Jason’s Unfaithfulness and Medea’s Revenge
Aeson and Pelias
The Argonauts eventually managed to return to their home. Since many years had passed in the meantime, Jason found his father Aeson at a very old age, and, distraught by the sight,
asked Medea to transfer some of his life to his father. Instead, Medea cut Aeson’s throat and let all of his old blood out of him, subsequently filling his ancient veins with rich elixir.
Aeson woke up forty years younger “in all the vigor of bright youth, no longer lean and sallow.” Stirred by the still unavenged Hera, Pelias’ daughters asked Medea to do the same for their father;
Medea tricked them into repeating the ritual – only this time, she made sure that there was no resurrection to follow. Thus,
Pelias met his end at the hands of his daughters; his son, Acastus, became king and, naturally, exiled Jason and Medea from the island.
Jason’s Unfaithfulness and Medea’s Revenge
The couple went to Corinth, where Jason fell in love with King Creon’s daughter, Creusa (sometimes called Glauce). Medea, infuriated, confronted Jason, but he decided to ignore her.
As revenge, Medea killed Creusa by gifting her a coronet and a poisoned dress whose effects strongly remind one of the Shirt of Nessus: “
when Glauce had put the dress on, she was consumed with fierce fire along with her father, who went to her rescue.” Medea then killed Mermerus and Pheres,
the two sons she had with Jason, either fearing he would kill them as retaliation or wanting to inflict him with the greatest pain imaginable. After doing this atrocious deed,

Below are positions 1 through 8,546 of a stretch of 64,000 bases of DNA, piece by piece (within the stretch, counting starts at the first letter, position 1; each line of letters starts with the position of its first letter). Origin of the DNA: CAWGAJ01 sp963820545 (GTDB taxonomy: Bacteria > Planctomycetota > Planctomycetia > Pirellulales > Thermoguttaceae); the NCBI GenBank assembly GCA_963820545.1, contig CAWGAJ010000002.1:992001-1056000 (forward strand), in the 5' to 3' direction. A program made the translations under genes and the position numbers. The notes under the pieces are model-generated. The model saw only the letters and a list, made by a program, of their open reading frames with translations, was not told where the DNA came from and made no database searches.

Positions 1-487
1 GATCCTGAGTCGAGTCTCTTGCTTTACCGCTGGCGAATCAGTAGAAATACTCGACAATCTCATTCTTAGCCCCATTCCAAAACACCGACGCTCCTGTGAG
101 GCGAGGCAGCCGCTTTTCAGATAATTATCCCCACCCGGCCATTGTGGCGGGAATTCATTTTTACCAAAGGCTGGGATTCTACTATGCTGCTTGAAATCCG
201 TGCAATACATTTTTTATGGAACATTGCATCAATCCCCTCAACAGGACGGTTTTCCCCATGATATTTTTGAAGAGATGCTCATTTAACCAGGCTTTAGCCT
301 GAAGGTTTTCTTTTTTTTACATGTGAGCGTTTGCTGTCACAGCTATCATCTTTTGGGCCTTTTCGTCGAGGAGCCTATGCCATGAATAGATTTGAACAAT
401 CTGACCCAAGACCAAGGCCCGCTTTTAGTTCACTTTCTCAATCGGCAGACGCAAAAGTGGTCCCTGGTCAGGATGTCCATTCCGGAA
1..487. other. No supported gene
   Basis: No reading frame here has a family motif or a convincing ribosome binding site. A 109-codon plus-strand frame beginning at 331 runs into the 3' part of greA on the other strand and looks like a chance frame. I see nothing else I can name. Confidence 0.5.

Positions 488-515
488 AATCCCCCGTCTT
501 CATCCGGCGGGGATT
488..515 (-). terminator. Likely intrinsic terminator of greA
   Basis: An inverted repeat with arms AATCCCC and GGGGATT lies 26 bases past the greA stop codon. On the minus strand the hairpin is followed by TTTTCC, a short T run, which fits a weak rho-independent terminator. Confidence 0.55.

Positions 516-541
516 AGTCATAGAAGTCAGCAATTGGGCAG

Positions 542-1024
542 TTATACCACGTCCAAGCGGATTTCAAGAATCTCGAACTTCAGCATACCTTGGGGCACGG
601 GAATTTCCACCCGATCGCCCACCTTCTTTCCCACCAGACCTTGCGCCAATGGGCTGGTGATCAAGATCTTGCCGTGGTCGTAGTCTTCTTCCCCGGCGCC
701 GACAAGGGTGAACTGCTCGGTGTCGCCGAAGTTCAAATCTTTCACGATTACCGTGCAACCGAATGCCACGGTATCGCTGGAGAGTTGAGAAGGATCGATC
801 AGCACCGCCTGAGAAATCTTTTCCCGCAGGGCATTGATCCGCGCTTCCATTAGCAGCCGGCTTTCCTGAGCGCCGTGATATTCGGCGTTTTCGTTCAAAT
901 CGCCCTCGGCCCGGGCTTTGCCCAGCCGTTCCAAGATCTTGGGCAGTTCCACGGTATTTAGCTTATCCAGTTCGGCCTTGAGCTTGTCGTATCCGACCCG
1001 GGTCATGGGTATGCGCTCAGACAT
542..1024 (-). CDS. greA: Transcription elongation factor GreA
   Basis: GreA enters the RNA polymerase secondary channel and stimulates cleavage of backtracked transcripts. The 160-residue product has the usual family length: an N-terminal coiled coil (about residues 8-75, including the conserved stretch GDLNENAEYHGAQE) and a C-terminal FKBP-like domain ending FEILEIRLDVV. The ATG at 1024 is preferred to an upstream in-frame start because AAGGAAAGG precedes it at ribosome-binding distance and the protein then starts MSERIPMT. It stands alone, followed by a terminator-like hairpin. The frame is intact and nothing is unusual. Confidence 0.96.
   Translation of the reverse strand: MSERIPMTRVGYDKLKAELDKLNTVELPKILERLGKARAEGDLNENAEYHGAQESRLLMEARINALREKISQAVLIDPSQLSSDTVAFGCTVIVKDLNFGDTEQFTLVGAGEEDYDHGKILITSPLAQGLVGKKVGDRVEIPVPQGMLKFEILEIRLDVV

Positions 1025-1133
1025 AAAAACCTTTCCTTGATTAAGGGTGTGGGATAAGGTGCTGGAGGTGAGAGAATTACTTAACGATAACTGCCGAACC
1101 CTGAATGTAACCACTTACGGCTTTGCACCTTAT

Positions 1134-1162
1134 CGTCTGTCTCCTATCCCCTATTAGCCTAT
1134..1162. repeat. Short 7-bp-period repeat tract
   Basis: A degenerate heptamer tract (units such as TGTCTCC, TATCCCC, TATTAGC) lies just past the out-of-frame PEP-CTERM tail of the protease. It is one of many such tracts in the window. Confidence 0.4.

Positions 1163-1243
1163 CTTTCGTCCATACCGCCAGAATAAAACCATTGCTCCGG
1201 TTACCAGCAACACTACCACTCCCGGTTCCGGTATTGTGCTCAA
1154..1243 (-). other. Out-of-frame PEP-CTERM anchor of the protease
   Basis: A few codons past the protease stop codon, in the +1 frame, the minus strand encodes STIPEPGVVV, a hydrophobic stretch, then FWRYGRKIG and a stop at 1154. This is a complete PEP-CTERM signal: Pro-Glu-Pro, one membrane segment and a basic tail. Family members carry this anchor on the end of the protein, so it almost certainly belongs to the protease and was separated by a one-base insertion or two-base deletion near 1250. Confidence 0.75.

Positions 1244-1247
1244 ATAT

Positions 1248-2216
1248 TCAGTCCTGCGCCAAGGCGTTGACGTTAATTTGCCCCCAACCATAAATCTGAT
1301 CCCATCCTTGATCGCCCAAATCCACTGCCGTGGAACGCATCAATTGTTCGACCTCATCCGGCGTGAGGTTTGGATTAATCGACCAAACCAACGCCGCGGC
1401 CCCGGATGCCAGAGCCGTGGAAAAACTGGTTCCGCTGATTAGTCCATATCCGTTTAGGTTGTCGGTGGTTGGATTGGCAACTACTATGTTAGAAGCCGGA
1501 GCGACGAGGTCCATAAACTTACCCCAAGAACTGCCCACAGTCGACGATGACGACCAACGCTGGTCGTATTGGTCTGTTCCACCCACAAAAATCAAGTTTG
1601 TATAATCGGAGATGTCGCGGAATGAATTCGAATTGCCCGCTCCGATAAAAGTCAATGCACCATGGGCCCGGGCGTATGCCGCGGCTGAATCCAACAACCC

Medea abandoned Jason, flying to Athens on a serpent-drawn chariot sent by her grandfather, the Sun God Helios.
The Death of Jason
Some say that Jason killed himself in despair soon after. Others are more merciful and claim that, years later, with the help of his friend, Peleus,
the hero did manage to reclaim the throne of Iolcus. However, even in this latter case scenario – having lost the favor of Hera after breaking his vows to Medea
– it seems that Jason cut a lonely and desolate figure, only a shadow of the influential captain he had once been.
Moreover, even if he did become a king, Jason died a death unfitting of a hero: one night, while sleeping under the stern of his once-glorious ship Argo, a rotten beam fell down and crushed him into oblivion
The voyage of Jason and the Argonauts serves as the basis of the only surviving Hellenistic epic, “The Argonautica.” The same story –
with some variations – is also covered at a respectable length in the seventh book of Ovid’s “Metamorphoses” and in Diodorus Siculus’ “Library of History.” As always, there is a nice summary of it in Apollodorus’ “Library.”
Gaea and Uranus
Meanwhile, Gaea gave birth to Uranus, the Starry Sky. Uranus became Gaea’s husband, surrounding her from all sides.
Together, they produced three sets of children: the three one-eyed Cyclopes, the three Hundred-Handed Hecatoncheires, and the twelve Titans.
The Castration of Uranus
However, Uranus was a cruel husband and an even crueler father. He hated his children and didn’t want to allow them to see the light of day.
So, he imprisoned them into the hidden places of the earth, Gaea’s womb. T
his angered Gaea, and she plotted with her sons against Uranus. She made a harpe, a great adamant sickle, and tried to incite her children to attack Uranus. All were too afraid, except the youngest Titan, Cronus.
Gaea and Cronus set up an ambush for Uranus. As he was preparing to lay with Gaea, Cronus castrated him with the sickle, throwing his severed genitals into the ocean.
It is unclear as to what happened to Uranus afterward; he either died, withdrew from the earth, or exiled himself to Italy.
From the blood that was spilled on the earth due to his castration, emerged the Giants, the Meliae (the Ash Tree Nymphs), and the Erinyes (the Furies).
From the sea foam that was produced when his genitals fell into the ocean, arose Aphrodite, the Goddess of Beauty.